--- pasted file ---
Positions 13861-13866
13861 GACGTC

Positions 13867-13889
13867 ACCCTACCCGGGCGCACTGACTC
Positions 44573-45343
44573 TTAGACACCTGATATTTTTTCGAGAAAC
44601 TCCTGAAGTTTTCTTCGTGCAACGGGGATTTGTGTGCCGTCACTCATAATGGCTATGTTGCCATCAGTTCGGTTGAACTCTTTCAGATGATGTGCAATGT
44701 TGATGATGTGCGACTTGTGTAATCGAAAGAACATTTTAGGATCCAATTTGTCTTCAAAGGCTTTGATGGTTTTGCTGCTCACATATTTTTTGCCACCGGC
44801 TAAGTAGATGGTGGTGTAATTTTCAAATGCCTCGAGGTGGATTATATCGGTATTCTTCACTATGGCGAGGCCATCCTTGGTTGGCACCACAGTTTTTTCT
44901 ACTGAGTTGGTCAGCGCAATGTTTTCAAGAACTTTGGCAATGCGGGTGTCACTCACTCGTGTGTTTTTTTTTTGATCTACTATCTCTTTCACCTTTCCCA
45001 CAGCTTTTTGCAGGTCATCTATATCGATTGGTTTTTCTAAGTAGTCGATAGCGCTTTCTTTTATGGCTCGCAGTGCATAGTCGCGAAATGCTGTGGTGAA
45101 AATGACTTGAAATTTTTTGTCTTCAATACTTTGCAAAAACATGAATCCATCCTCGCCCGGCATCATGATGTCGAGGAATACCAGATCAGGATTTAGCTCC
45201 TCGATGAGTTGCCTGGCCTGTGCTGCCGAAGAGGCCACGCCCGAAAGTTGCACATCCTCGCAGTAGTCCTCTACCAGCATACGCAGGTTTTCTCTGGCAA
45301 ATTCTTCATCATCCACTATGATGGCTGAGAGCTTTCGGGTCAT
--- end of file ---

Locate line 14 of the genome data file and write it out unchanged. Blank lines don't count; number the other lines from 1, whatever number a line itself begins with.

45301 ATTCTTCATCATCCACTATGATGGCTGAGAGCTTTCGGGTCAT